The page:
Quan T 6 said...
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Quan T 6 said...

Adoration of the Overall Masterpiece
In the poem, “Adoration of the Kings”, William Carlos Williams uses religious diction and syntax which emphasize great magnitude to illustrate the birth of Jesus Christ. Williams describes every aspect present in Pieter Brueghel’s painting. At the birth of an infant, it is ideal to concentrate solely on the child and his mother, however Williams does not ignore any part of the painting. Throughout Williams’ collection of poems on Brueghel’s paintings, Williams views and expresses the artworks as a whole, emphasizing each part of the painting equally.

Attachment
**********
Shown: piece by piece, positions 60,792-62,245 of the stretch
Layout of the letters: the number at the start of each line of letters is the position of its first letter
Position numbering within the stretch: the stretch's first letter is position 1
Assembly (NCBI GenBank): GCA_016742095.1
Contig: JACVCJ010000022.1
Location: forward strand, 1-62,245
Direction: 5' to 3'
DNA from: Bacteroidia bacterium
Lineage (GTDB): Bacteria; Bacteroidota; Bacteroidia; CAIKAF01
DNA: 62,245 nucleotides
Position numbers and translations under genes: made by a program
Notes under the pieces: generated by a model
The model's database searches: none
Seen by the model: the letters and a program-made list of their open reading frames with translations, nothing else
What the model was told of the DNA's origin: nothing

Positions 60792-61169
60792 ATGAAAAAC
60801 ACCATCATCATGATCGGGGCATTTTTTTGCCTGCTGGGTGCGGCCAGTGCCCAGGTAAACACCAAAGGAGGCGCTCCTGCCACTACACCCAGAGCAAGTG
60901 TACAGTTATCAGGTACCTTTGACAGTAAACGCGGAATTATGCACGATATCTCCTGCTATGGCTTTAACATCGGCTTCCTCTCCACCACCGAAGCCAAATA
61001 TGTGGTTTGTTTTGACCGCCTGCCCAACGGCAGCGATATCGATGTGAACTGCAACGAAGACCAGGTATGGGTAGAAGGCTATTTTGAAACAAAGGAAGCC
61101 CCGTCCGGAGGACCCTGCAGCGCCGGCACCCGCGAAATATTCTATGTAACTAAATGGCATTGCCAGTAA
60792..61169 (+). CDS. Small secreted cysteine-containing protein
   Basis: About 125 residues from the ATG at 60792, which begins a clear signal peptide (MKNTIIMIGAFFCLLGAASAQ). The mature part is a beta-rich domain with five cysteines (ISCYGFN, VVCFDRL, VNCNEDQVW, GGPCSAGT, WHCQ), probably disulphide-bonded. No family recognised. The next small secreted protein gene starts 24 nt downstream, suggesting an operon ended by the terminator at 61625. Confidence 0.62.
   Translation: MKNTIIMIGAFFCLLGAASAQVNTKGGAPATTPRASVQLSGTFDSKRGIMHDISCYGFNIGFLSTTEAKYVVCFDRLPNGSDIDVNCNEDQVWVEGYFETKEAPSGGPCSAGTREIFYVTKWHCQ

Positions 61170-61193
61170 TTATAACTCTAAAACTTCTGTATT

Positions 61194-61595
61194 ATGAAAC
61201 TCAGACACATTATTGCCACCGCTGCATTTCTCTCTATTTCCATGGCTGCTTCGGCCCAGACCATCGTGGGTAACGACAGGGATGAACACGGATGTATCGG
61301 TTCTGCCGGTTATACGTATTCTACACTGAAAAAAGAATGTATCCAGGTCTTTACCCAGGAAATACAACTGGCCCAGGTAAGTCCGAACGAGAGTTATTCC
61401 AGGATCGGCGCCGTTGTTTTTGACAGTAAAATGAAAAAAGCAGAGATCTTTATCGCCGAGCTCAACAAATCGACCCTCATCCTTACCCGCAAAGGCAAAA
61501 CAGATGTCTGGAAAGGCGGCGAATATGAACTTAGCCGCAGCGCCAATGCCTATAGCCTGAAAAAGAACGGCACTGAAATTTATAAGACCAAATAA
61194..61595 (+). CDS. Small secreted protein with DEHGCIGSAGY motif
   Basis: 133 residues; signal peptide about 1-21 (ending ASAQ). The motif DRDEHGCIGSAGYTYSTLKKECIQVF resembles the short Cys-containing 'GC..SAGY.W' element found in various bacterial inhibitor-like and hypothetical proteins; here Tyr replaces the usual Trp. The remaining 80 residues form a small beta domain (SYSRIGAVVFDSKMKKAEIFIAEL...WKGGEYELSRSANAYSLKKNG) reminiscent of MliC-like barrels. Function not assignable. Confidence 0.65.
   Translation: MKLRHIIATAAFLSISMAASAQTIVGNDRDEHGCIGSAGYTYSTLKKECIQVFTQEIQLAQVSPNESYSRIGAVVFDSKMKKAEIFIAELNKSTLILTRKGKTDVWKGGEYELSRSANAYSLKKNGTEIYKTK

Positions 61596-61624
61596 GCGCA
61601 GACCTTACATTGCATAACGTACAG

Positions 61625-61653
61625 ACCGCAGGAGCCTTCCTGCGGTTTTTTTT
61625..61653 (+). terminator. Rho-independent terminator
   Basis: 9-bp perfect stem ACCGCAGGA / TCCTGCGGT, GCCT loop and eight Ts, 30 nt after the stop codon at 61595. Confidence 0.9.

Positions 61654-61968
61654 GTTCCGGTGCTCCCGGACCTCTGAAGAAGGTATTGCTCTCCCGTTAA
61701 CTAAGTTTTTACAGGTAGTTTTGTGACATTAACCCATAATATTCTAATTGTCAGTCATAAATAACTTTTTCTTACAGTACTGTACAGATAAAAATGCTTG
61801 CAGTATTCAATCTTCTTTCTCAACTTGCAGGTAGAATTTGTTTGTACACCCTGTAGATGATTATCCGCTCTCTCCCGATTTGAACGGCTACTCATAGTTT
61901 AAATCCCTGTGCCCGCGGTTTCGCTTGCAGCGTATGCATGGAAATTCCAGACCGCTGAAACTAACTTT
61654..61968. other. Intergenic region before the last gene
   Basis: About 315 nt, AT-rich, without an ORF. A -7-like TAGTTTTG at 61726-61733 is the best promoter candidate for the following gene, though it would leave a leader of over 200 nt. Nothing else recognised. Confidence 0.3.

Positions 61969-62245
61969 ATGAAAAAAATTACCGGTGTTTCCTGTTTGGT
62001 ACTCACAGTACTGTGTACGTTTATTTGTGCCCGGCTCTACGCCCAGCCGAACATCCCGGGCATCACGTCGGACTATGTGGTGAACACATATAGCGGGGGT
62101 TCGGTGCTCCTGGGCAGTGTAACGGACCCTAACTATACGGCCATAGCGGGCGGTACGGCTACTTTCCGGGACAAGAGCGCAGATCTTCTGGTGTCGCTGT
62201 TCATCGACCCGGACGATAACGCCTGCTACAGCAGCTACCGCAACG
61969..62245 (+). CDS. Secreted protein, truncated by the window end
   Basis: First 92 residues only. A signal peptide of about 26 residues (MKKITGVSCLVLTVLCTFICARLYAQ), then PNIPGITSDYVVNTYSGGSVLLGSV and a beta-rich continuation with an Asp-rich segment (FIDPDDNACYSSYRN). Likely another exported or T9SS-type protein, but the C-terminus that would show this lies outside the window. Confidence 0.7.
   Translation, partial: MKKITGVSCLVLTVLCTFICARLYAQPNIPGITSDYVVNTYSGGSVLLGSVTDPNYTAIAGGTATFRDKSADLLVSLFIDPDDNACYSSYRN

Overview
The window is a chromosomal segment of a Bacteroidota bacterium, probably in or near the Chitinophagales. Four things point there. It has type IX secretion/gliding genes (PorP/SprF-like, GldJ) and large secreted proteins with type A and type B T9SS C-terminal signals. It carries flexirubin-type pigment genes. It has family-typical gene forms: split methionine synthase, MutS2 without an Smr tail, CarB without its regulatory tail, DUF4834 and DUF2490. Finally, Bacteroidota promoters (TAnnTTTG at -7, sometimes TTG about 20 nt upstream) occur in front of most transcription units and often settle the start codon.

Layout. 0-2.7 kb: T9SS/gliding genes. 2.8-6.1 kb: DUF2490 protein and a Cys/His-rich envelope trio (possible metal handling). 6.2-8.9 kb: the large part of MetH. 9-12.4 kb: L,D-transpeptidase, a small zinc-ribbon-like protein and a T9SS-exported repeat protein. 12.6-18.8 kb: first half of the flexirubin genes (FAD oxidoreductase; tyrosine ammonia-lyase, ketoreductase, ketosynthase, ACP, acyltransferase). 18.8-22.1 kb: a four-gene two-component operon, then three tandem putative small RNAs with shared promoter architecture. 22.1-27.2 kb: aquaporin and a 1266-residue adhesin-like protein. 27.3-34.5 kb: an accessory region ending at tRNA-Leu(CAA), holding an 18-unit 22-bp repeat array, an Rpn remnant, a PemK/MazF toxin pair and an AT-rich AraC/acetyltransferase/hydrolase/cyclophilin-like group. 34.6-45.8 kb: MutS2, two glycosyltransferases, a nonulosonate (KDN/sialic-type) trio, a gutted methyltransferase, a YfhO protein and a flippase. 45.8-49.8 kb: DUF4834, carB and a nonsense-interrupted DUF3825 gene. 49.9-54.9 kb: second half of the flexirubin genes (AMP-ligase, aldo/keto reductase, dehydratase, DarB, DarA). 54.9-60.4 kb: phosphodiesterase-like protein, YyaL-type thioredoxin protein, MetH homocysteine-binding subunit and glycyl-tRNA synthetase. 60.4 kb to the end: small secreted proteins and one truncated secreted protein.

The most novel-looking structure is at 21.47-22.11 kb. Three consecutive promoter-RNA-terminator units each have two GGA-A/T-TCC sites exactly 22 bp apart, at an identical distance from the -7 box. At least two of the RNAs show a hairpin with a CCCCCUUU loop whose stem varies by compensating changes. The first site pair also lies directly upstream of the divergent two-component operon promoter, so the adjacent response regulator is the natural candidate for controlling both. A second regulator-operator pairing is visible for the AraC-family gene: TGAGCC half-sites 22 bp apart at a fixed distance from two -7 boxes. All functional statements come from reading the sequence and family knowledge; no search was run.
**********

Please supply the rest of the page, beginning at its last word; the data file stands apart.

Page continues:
The first stanza of the poem directs the reader’s attention to the newborn infant within the painting. William begins the poem by referring to “the Nativity” (1). Nativity is accentuated, thus refers to the birth of Jesus Christ. In Christianity, this moment is imperative; however the speaker refers to this holy occasion as an event which he “already celebrated” (2). Williams demonstrates that the speaker has background knowledge of Christianity, but he does not show concern for its symbolism to the religion. The speaker perceives the painting merely as a “Babe in its Mother’s arms” (3). Williams’ emphasis on “Babe” (3) and “Mother” (3) confirm that these two people are widely recognized and respected. Although they are important, the speaker does explain their significance to the painting any further.